I started running AnythingHorror.com back in 2009. Since 2009, I’ve repeated two things time and again. Firstly, the indie horror scene will be the future of the genre, and secondly, the genre needs more of a woman’s perspective. When I came across the anthology film, XX, I was more than excited (in fact, I’ve been patiently waiting for it to drop for over a year). XX is an all female directed anthology where four talented women were given free reign to create a short horror film to be included. My anticipation was high and my expectations were big. Unfortunately, this anthology failed to grab me and left me feeling overall disappointed. Let’s see what went wrong.
The first story is, “The box,” and is directed by Jovanka Vuckovic and is based on an original story by Jack Ketchum. In it, a mother, Susan (Natalie Brown), and her two young children, Danny (Peter DaCunha) and Jenny (Peyton Kennedy), are on a commuter train. Danny sits next to a man (Michael Dyson) who has a large box on his lap. The box is wrapped and looks like a birthday gift. Danny asks the man about the box and he leans over and whispers something in his ear. The boys’ eyes grow wide as he sits in silence for the rest of the train ride. That night at dinner, Danny said he wasn’t hungry and sat there while the rest of the family ate. Danny’s dad, Robert (Jonathan Watton), is concerned about Danny, but he lets it go. Five days later, Danny still hasn’t eaten anything. His dad is extremely concerned, but oddly enough, his mom doesn’t seem all that worried by it for some reason.
After Danny shares with his sister the secret the man on the train told him, Jenny then loses her appetite and stops eating as well. Eventually, Danny tells his father the secret and Robert also stops eating. In the second half of the film, we get an odd cannibal dream sequence, and then we watch as Danny, Jenny, and Robert slowly die from not eating.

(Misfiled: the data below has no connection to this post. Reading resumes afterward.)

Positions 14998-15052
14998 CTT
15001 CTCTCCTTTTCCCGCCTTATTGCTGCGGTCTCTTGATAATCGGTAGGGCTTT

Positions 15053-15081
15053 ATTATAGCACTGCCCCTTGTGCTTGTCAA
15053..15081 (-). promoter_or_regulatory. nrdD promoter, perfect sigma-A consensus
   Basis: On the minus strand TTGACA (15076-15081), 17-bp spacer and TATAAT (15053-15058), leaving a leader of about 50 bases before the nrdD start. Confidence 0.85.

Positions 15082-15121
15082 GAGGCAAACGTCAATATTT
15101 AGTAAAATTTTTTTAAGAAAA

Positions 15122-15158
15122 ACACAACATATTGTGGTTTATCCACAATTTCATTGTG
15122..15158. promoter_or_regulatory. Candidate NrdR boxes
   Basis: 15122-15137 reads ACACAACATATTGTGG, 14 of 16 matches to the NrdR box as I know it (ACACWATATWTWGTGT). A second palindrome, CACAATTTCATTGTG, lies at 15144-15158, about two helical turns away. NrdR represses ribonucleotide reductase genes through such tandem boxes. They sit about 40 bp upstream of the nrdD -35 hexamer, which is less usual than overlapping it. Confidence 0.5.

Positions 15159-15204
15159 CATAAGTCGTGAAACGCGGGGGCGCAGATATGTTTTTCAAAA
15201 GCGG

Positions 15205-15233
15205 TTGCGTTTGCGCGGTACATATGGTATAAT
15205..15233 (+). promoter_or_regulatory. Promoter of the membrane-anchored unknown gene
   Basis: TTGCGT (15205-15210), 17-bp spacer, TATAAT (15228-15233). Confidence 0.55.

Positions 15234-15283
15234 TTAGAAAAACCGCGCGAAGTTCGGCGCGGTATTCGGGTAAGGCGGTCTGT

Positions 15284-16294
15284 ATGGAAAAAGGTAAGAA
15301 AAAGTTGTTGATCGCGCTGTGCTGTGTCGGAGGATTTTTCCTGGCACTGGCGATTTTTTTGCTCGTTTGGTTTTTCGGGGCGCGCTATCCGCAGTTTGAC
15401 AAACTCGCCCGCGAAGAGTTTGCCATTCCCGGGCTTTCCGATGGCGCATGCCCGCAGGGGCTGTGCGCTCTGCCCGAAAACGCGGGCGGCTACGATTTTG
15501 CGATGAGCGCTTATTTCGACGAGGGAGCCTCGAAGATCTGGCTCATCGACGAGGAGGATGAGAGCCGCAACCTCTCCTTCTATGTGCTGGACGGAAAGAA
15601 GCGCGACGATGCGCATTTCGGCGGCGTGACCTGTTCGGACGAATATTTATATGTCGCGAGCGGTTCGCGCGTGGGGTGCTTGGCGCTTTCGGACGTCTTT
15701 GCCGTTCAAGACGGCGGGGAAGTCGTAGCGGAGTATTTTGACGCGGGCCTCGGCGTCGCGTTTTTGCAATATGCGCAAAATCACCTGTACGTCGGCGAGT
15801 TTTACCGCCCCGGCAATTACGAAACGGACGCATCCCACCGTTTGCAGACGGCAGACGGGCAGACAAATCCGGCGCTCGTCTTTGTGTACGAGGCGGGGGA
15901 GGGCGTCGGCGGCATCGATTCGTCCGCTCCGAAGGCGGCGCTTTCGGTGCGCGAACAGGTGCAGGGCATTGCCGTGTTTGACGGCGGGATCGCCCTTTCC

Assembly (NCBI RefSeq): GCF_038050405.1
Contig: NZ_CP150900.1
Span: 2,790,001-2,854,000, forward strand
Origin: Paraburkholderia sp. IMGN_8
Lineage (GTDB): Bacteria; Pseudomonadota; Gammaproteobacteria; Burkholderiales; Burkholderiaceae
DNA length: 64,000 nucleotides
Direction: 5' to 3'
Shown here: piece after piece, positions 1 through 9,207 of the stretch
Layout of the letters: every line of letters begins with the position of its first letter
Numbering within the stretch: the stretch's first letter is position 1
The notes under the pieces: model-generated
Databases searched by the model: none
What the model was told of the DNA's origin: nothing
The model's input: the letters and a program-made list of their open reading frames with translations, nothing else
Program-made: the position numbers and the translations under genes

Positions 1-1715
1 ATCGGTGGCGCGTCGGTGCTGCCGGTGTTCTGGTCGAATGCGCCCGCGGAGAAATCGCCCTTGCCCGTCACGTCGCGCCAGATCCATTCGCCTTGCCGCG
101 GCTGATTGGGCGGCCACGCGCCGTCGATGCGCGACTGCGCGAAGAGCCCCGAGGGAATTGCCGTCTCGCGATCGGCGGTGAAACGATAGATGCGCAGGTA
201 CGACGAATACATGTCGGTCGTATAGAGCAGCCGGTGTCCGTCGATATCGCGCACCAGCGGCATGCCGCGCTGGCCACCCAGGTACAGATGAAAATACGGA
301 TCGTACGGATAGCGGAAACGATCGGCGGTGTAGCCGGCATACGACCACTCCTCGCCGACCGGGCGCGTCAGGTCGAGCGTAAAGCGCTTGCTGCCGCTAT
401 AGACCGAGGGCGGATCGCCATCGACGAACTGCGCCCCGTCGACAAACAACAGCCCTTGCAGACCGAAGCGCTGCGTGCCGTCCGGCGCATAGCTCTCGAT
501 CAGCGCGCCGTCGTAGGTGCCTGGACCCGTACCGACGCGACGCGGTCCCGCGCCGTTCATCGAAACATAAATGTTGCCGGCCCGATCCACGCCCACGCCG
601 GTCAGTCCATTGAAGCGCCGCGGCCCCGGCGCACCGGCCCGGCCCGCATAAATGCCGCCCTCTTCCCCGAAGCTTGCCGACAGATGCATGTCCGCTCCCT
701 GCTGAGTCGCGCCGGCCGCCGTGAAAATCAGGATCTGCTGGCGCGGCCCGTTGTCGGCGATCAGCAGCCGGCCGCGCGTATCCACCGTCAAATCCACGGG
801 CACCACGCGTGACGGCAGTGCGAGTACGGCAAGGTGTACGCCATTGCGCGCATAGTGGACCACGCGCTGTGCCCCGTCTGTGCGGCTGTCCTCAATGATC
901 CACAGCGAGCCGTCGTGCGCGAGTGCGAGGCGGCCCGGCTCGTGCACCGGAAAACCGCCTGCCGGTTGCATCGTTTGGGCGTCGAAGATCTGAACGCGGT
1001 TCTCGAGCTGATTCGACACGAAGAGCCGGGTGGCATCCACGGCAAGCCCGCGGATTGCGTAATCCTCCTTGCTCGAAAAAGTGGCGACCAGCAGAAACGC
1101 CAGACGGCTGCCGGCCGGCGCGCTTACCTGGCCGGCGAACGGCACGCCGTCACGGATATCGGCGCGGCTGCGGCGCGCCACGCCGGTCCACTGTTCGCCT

“The Box” is the second strongest entry in this anthology, but it is far from a perfect short. The acting is strong by the entire cast, and the f/x, especially during the cannibal dream sequence, were excellent. But the story itself feels choppy–almost as though chucks of the story were left out. By the end of the film I was scratching my head wondering what the point was. Obviously. whatever the old man told Danny was the catalyst that sparked all the events, but that aspect of the plot was never re-addressed. Director Jovanka Vuckovic, who you may know from her six and a half year stint as the editor of the horror magazine Rue Morgue, is a hugely talented filmmaker and does give us a very well-shot film. The ending, though, needed some work and could’ve made this the best film in the anthology.
The next entry is “The Birthday Party,” directed by Annie Clark (aka, St. Vincent). I didn’t connect with this story at all. In it, a mother, Mary (Melanie Lynskey), is setting up for her daughter Lucy’s (Sanai Victoria), birthday party. There’s also a nanny (Sheila Vand)–at least I think she’s a nanny–who seems to hate Mary. As Mary is setting up, she discovers that her husband has either killed himself or has accidentally overdosed on pills. The rest of the short plays out like an episode of Three’s Company, as Mary tries to hide the body of her dead husband as the party takes place. Why she’s trying to cover up the death of her husband is a mystery. She did nothing criminally wrong. Mary even puts her dead hubby is a panda suit and sits him at the kitchen table during the party, where all the young children are sitting. Why?? This story just doesn’t go anywhere and it defies logic. Add to this the fact that the soundtrack doesn’t match up what is happening on screen (tense, suspenseful music that accompanies the almost slapstick antics on the screen), and you’ve got a pretty bad misfire here.